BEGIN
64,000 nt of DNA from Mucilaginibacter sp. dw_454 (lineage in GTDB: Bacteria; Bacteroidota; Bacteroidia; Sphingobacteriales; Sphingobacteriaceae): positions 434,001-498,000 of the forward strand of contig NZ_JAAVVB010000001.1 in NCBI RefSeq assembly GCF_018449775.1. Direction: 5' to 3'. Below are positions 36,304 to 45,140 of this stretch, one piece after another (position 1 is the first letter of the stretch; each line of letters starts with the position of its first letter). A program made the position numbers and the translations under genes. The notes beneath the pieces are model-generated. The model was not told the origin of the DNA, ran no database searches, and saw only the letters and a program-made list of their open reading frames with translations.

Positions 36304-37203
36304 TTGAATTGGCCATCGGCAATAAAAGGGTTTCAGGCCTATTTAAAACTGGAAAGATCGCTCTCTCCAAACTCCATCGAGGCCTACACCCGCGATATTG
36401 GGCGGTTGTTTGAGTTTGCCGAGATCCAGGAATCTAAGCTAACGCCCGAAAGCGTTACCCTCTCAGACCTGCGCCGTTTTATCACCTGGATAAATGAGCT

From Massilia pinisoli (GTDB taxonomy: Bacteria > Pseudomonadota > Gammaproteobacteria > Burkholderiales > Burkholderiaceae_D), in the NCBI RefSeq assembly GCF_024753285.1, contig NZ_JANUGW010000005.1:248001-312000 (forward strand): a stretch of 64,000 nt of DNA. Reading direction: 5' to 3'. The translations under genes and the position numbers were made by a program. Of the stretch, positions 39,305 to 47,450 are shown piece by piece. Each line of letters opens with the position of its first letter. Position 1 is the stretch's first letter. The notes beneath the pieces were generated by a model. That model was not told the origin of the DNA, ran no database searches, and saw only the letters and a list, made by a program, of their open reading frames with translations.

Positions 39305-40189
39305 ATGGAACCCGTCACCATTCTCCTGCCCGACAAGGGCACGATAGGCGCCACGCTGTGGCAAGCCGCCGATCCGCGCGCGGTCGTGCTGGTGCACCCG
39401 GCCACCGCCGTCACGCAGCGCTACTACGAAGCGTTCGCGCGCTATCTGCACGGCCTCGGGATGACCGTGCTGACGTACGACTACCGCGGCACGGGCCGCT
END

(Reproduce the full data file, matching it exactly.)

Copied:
64,000 nt of DNA from Mucilaginibacter sp. dw_454 (lineage in GTDB: Bacteria; Bacteroidota; Bacteroidia; Sphingobacteriales; Sphingobacteriaceae): positions 434,001-498,000 of the forward strand of contig NZ_JAAVVB010000001.1 in NCBI RefSeq assembly GCF_018449775.1. Direction: 5' to 3'. Below are positions 36,304 to 45,140 of this stretch, one piece after another (position 1 is the first letter of the stretch; each line of letters starts with the position of its first letter). A program made the position numbers and the translations under genes. The notes beneath the pieces are model-generated. The model was not told the origin of the DNA, ran no database searches, and saw only the letters and a program-made list of their open reading frames with translations.

Positions 36304-37203
36304 TTGAATTGGCCATCGGCAATAAAAGGGTTTCAGGCCTATTTAAAACTGGAAAGATCGCTCTCTCCAAACTCCATCGAGGCCTACACCCGCGATATTG
36401 GGCGGTTGTTTGAGTTTGCCGAGATCCAGGAATCTAAGCTAACGCCCGAAAGCGTTACCCTCTCAGACCTGCGCCGTTTTATCACCTGGATAAATGAGCT

From Massilia pinisoli (GTDB taxonomy: Bacteria > Pseudomonadota > Gammaproteobacteria > Burkholderiales > Burkholderiaceae_D), in the NCBI RefSeq assembly GCF_024753285.1, contig NZ_JANUGW010000005.1:248001-312000 (forward strand): a stretch of 64,000 nt of DNA. Reading direction: 5' to 3'. The translations under genes and the position numbers were made by a program. Of the stretch, positions 39,305 to 47,450 are shown piece by piece. Each line of letters opens with the position of its first letter. Position 1 is the stretch's first letter. The notes beneath the pieces were generated by a model. That model was not told the origin of the DNA, ran no database searches, and saw only the letters and a list, made by a program, of their open reading frames with translations.

Positions 39305-40189
39305 ATGGAACCCGTCACCATTCTCCTGCCCGACAAGGGCACGATAGGCGCCACGCTGTGGCAAGCCGCCGATCCGCGCGCGGTCGTGCTGGTGCACCCG
39401 GCCACCGCCGTCACGCAGCGCTACTACGAAGCGTTCGCGCGCTATCTGCACGGCCTCGGGATGACCGTGCTGACGTACGACTACCGCGGCACGGGCCGCT